UVB radiation-induced signaling in mammalian cells involves two major pathways: one that is initiated through the generation of DNA photoproducts in the nucleus and a second one that occurs independently of DNA damage and is characterized by cell surface receptor activation. The chromophore for the latter one has been unknown. Here, we report that the UVB response involves tryptophan as a chromophore. We show that through the intracellular generation of photoproducts, such as the arylhydrocarbon receptor (AhR) ligand 6-formylindolo[3,2-b]carbazole, signaling events are initiated, which are transferred to the nucleus and the cell membrane via activation of the cytoplasmatic AhR. Specifically, AhR activation by UVB leads to (i) transcriptional induction of cytochrome P450 1A1 and (ii) EGF receptor internalization with activation of the EGF receptor downstream target ERK1/2 and subsequent induction of cyclooxygenase-2. The role of the AhR in the UVB stress response was confirmed in vivo by studies employing AhR KO mice.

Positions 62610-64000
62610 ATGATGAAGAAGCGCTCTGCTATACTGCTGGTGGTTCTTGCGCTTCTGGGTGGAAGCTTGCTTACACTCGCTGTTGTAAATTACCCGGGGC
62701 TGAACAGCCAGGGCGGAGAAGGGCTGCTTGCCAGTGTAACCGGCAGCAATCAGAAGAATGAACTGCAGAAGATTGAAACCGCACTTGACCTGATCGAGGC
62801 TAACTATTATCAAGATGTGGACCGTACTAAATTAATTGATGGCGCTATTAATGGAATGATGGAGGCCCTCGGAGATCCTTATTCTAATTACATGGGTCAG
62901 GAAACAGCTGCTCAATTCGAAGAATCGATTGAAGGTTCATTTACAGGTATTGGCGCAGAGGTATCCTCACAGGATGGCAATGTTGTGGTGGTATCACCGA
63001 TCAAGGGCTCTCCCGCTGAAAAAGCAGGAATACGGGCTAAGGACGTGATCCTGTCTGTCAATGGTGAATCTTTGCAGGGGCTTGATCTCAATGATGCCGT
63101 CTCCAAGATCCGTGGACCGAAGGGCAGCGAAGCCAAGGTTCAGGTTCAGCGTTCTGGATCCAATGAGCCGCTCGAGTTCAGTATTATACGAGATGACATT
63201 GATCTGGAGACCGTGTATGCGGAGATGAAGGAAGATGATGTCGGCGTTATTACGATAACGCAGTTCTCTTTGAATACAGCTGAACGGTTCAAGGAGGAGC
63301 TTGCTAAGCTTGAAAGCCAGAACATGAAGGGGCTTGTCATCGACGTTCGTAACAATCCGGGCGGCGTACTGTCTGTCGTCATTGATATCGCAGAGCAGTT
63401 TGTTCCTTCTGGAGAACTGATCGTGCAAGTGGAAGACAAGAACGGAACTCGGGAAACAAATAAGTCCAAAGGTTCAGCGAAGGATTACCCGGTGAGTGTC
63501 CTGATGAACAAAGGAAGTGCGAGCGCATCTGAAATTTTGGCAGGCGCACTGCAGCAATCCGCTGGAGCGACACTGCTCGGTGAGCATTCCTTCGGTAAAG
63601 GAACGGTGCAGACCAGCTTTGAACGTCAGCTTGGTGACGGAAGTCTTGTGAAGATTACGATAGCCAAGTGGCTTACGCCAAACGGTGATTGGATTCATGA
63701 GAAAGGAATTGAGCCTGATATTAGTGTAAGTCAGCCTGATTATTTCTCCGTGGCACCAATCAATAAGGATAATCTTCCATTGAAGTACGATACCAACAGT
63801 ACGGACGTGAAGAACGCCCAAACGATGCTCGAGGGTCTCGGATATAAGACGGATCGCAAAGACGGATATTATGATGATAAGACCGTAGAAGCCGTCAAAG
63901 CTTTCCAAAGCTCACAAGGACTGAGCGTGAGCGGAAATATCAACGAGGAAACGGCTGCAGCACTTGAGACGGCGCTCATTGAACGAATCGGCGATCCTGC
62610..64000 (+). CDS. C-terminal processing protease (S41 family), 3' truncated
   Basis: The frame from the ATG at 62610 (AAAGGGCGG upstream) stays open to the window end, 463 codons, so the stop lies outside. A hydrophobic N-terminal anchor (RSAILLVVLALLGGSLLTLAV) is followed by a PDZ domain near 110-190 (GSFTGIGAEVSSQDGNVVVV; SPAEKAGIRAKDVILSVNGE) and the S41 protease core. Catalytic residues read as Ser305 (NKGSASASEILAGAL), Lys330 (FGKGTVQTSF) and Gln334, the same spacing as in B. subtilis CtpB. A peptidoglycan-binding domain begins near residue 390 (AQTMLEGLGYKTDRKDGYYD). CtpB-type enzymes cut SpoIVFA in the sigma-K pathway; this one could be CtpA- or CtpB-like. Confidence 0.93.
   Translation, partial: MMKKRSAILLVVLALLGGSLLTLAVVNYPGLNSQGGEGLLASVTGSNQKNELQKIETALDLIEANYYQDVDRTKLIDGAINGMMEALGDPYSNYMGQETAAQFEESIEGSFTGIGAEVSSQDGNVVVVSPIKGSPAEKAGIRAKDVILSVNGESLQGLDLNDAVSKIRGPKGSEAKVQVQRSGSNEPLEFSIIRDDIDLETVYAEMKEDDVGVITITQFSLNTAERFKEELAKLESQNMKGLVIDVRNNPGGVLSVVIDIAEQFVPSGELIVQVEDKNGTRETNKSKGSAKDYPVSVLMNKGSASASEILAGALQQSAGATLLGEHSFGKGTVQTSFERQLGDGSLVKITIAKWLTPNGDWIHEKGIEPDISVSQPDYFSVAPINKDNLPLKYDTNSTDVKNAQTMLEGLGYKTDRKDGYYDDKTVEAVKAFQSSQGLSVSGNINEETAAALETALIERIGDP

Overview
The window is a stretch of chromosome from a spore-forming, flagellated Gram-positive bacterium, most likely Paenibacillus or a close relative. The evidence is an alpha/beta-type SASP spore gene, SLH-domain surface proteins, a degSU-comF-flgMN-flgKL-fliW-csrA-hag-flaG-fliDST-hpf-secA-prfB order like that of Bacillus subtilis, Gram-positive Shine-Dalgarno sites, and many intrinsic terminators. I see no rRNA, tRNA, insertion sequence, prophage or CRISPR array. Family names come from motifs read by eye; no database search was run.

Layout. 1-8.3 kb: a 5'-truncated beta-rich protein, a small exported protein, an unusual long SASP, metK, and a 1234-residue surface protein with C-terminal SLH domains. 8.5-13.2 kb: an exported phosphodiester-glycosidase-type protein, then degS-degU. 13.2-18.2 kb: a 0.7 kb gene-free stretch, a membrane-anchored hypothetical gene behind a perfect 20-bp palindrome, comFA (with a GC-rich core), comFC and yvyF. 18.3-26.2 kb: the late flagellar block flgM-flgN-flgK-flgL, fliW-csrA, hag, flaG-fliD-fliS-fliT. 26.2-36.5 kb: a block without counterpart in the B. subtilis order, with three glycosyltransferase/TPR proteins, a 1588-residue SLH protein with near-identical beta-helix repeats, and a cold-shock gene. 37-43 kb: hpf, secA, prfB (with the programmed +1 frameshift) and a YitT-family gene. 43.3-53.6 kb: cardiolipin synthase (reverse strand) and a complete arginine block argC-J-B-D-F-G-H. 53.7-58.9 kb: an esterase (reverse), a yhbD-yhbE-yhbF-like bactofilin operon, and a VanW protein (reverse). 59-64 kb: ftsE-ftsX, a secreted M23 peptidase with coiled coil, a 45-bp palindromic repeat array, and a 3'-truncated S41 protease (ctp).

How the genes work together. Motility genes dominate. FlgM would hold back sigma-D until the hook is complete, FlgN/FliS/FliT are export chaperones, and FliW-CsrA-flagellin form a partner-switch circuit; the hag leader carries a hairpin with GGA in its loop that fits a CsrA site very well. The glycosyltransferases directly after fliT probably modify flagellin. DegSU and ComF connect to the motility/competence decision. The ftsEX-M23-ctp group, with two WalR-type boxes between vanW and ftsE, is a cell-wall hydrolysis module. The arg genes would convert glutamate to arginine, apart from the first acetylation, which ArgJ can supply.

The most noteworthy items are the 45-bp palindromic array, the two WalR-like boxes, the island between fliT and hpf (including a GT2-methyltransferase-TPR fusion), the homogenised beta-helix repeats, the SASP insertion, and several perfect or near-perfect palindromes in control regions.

|Original language||English (US)|
|Number of pages||6|
|Journal||Proceedings of the National Academy of Sciences of the United States of America|
|State||Published - May 22 2007|
- EGF receptor
ASJC Scopus subject areas